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Women of Color Face a Wider, More Stubborn Pay Gap

The wage gap for Latinas and Black women not only is wider than the gender wage gap for white women but also is projected to take more than eight times longer to close completely, according to a new report by the American Association of University Women (AAUW). 

The 2020 update to AAUW’s report, The Simple Truth About the Gender Pay Gap, found the following: 

  • The amount that white women were paid for every dollar paid to white non-Hispanic men increased from 64 cents in 1988 to 79 cents today—a 23% increase. 
  • Black women, who were paid 59 cents on the white, non-Hispanic men’s dollar in 1988, are now paid just 63 cents, an increase of just 7%.
  • Latinas saw their pay ratio increase the least at only 4%, from 53 cents for every dollar paid to white, non-Hispanic men in 1988 to 55 cents today. 

Based on this pace of change, the gender wage gap for white women is projected to close in about 50 years. But it will take seven times longer than that—350 years—before Black women achieve pay equity with white, non-Hispanic men, and more than eight times longer—432 years—for Latinas. 

“It is frustrating that women are still confronting such a persistent gender wage gap, but it is beyond disheartening that the gap is still so significantly wider for women of color and has remained stubbornly so for such a long time,” says Kim Churches, AAUW’s CEO.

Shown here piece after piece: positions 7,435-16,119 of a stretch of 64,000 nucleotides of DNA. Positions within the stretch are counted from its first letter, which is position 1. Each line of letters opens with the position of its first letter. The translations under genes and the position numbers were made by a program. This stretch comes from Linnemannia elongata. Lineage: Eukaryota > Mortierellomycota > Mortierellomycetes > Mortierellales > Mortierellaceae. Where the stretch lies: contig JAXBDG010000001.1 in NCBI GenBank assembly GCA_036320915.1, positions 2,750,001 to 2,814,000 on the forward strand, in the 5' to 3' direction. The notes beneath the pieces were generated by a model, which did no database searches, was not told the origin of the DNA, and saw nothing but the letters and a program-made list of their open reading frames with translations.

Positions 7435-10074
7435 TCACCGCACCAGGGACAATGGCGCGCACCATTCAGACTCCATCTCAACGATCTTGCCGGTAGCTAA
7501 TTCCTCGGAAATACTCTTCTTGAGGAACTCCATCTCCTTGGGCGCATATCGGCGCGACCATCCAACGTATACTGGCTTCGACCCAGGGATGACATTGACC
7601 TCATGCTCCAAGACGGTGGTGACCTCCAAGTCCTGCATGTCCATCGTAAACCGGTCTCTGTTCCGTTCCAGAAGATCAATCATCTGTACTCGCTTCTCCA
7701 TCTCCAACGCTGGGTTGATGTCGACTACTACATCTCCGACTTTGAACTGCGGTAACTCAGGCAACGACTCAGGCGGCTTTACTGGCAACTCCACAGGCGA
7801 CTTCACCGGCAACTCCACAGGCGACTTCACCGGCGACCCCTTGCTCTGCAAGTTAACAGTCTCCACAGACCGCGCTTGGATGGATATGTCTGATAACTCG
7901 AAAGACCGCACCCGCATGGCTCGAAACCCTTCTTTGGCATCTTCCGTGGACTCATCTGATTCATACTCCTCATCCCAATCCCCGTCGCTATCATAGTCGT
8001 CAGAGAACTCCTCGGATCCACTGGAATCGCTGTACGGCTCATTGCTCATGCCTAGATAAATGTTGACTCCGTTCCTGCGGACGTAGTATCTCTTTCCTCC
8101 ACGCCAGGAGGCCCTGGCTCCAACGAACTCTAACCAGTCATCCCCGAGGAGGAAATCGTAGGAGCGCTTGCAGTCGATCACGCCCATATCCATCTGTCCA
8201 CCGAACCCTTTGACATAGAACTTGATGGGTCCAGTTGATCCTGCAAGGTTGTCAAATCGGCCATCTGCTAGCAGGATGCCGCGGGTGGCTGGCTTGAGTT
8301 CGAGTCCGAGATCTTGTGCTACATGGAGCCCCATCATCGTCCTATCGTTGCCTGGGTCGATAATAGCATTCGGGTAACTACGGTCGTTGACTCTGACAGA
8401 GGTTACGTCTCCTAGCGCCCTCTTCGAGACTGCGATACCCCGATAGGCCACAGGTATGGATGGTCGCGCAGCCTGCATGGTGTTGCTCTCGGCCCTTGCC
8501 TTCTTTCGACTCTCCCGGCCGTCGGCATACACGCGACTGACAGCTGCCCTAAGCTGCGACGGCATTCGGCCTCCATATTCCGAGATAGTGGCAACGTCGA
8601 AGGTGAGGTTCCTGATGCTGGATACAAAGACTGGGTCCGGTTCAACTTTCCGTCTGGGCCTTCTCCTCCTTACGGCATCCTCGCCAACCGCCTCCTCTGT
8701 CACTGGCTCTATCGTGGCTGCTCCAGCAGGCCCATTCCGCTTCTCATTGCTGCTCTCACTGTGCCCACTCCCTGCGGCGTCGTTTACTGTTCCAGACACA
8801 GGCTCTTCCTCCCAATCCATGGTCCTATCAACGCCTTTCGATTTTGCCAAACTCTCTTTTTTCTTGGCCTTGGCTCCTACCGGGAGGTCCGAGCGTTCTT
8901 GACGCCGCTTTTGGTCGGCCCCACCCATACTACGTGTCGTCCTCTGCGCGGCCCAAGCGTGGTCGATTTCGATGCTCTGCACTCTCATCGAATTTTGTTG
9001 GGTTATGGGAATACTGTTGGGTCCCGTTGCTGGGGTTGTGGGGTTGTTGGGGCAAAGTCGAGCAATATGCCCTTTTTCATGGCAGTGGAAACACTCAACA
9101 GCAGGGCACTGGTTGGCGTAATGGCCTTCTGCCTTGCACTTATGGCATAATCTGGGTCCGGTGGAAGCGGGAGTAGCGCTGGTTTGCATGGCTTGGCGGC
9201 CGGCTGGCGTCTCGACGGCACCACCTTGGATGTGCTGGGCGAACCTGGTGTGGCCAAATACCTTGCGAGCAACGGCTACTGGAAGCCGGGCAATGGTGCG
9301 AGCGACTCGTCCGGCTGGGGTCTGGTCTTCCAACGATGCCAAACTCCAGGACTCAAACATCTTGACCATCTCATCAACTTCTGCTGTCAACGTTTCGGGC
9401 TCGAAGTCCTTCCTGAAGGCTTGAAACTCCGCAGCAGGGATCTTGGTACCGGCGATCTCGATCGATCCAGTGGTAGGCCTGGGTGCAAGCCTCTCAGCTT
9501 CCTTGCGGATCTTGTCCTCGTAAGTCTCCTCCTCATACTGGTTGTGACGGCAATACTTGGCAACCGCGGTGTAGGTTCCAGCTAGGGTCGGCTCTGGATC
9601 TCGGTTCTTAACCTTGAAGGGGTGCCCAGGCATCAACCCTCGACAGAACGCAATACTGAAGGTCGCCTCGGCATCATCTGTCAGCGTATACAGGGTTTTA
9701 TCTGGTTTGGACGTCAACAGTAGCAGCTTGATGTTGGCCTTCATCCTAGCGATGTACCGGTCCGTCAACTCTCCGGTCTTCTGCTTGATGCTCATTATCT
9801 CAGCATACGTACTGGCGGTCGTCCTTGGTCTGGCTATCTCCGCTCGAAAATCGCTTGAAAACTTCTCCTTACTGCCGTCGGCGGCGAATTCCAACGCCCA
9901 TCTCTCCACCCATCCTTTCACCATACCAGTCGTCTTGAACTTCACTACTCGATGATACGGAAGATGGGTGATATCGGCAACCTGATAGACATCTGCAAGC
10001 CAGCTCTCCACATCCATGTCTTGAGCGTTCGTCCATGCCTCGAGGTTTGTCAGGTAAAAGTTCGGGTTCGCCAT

“As if further proof were needed, this illustrates that, in addition to dealing with sexism, women of color are facing structural, systemic racism that presents an enormous threat to their economic security. We need to immediately tackle these workplace issues head on if we hope to correct the social and economic injustices that women of this country confront.” 

The Simple Truth update also found that while increased education tends to shrink the wage gap for white women, this is not the case for women of color: 

  • Black women who graduated high school earned 66% of what similarly educated white, non-Hispanic men earned. When they completed a bachelor’s degree, that earnings ratio dropped to 65%.
  • Latinas who graduated high school earned 67% of what white, non-Hispanic men high school graduates earned—a number that dropped to 63% upon graduating with their bachelor’s degree.
  • Native American women who earned a high school diploma earned 67% of what white, non-Hispanic men earned. That number fell to 59% for Native American women with a bachelor’s degree. 

Pay Gap Resources 
Learn more about the gender wage gap, including who’s affected, what’s behind it and what needs to be done to close it, in AAUW’s The Simple Truth About The Gender Pay Gap.

Get pay gap data on a state-by-state level.

Source: American Association of University Women